V for Vendetta

This entry is part 2 of 4 in the series Guy Fawkes

Published: 1982 – 1989
Author: Alan Moore
Illustrated by: David Lloyd


Fun – if you like being battered over the head with “messages”

Is there anything worse than a right-wing government making huge cuts to services?  You wouldn’t think so but there is – humourless lefties constantly telling us that said government will lead to tanks on the streets, repression of the people and the end of civilisation as we know it.  All of the warnings about the evils of the right are extreme in their hysteria and as such lose their impact.  And so it is with the graphic novel V for Vendetta written by Alan Moore and illustrated by David Lloyd.

Written at the height of Thatcherism this story, originally a series of comics, envisions 1997 as a period of oppression and a fascist government.  The Labour Party wins power at the 1983 General Election and abolishes the country’s nuclear capability.  As a result, Britain manages to escape the devastating nuclear war which destroys much of the world and creates climate chaos.  However Labour are subsequently defeated by a new political party – Norsefire – and a fascist regime is born.  A masked man named V engages in acts of terrorism against the state including destroying Parliament and the Old Bailey, his aim is to punish those who tortured him and to persuade the people to rise up and govern themselves.

V is a former inhabitant of a government concentration camp where ethnic minorities, gay men and lesbians, non-Christians and political opponents of Norsefire are incarcerated.  The parallels with Nazi Europe are stark including the emaciated appearance and shaven heads of inmates, striped clothing and medical experimentation.  Fascism has come to Britain and it taking exactly the same form as fascism has in the recent past.

To say I didn’t enjoy V for Vendetta would be an exaggeration.  I just felt like I was being battered constantly with important “messages”.  Everything meant something.  The Right-Wing – bad.  Nuclear weapons – bad.  Surveillance – bad.  Not that I necessarily agree or disagree with any of the messages but it was relentless.  There was no time to develop affinity for the characters or enjoy the exciting revolutionary storyline, we had to be educated in the writer’s political thoughts throughout.  Frankly I began to find the preachy tone quite tedious after a few pages.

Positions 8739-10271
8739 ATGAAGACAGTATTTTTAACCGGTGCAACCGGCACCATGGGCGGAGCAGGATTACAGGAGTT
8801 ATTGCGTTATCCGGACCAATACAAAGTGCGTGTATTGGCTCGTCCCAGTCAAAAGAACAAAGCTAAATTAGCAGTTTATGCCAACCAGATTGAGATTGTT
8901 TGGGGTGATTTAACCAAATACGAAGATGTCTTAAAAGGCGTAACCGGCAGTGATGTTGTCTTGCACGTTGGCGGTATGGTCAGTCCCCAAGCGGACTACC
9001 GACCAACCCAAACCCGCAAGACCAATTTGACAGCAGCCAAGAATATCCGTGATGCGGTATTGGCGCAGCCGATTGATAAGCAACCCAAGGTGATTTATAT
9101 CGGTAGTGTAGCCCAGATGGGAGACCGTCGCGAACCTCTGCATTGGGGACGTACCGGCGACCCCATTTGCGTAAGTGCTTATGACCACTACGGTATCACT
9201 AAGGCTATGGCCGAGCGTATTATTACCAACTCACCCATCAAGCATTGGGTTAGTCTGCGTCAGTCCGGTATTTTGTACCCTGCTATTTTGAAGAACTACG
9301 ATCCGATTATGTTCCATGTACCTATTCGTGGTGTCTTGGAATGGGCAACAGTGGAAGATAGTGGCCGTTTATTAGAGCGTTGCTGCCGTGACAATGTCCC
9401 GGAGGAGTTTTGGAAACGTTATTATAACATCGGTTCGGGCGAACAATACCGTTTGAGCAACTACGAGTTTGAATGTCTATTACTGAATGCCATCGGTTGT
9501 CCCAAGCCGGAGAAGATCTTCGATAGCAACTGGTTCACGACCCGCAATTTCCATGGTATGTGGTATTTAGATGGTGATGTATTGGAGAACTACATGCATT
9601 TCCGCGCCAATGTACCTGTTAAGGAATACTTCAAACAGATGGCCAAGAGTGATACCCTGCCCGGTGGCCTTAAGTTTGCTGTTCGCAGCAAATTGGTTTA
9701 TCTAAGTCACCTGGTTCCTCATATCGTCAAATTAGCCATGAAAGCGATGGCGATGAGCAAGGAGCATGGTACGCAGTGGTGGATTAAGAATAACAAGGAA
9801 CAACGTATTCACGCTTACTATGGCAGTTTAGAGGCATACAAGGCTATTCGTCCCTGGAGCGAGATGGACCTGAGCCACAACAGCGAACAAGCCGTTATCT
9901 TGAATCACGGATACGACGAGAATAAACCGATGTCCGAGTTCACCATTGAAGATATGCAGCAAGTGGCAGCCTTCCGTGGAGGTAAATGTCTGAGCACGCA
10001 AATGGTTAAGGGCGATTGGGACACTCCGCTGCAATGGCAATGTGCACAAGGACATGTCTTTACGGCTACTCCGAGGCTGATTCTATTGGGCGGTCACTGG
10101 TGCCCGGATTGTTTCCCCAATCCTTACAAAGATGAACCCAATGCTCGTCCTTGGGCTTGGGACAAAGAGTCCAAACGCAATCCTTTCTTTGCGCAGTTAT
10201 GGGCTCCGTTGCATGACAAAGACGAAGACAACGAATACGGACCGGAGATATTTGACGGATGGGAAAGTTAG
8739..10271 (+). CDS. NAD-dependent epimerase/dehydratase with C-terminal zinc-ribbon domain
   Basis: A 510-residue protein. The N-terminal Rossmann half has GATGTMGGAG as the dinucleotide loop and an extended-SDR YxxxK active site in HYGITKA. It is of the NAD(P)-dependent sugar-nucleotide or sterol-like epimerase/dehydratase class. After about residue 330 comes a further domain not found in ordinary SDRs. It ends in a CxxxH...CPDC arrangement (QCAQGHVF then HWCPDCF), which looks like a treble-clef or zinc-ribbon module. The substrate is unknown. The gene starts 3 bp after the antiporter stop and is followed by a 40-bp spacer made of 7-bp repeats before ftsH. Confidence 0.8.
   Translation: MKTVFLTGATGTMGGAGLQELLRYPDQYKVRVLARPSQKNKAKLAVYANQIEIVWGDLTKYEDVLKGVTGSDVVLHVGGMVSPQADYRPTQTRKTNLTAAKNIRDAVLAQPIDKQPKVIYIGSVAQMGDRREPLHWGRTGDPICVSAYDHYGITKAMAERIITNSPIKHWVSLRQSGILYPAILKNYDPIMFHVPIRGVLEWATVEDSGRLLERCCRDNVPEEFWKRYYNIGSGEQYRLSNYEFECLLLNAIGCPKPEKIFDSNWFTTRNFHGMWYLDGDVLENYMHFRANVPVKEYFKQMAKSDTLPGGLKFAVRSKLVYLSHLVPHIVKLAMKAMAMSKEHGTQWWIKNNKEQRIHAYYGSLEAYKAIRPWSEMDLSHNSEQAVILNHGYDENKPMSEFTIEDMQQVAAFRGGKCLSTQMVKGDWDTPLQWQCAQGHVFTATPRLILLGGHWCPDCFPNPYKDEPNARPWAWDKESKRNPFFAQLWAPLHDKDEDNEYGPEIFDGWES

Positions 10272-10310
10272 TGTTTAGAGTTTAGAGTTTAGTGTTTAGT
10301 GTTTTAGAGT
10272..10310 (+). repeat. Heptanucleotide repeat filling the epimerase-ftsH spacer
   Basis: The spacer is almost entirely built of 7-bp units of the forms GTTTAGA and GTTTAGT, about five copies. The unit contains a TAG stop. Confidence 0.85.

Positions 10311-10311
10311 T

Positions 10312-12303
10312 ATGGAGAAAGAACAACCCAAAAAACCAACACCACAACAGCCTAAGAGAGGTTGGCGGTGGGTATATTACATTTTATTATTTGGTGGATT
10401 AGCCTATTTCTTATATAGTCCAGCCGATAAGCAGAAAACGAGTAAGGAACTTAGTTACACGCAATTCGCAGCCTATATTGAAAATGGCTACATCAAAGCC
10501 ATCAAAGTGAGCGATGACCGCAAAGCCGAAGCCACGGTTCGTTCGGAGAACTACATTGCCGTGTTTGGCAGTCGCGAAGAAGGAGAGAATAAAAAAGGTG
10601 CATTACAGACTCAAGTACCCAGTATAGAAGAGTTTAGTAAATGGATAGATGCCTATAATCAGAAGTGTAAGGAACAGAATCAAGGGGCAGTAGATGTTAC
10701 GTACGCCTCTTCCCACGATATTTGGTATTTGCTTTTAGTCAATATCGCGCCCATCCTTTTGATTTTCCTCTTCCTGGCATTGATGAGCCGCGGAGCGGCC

I also thought that there were too many characters.  Did we really need to follow the stories of the wives of party apparatchiks?  It became a little confusing trying to keep hold of all of the strands simultaneously.  This wasn’t helped by the fact that most of the characters looked far too alike and the illustrations were (deliberately) very dark.  It wasn’t a particularly pleasant reading experience and I was pretty glad when I reached the end.

The concept of V for Vendetta is a brilliant one, but it’s more satisfyingly brought to life in the film adaptation than in the original graphic novel.  Runaways opened my eyes to how good comic books could be but after disappointing experiences with Buffy the Vampire Slayer and now V for Vendetta I’m back to square one in wondering if they are for me after all.

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  1. I liked the movie and didn’t feel hit over the head with too many messages. I tend to find extreme views on the right AND the left a bit full of hysteria and think they should be treated as such 😉
    I’ve only read one graphic novel, thought it was okay, and have bought a few more that I haven’t read yet. I’m not sold on them either.

    • I liked the movie much more than the book. And very good point – a message filled tome from the right would have been just as bad.

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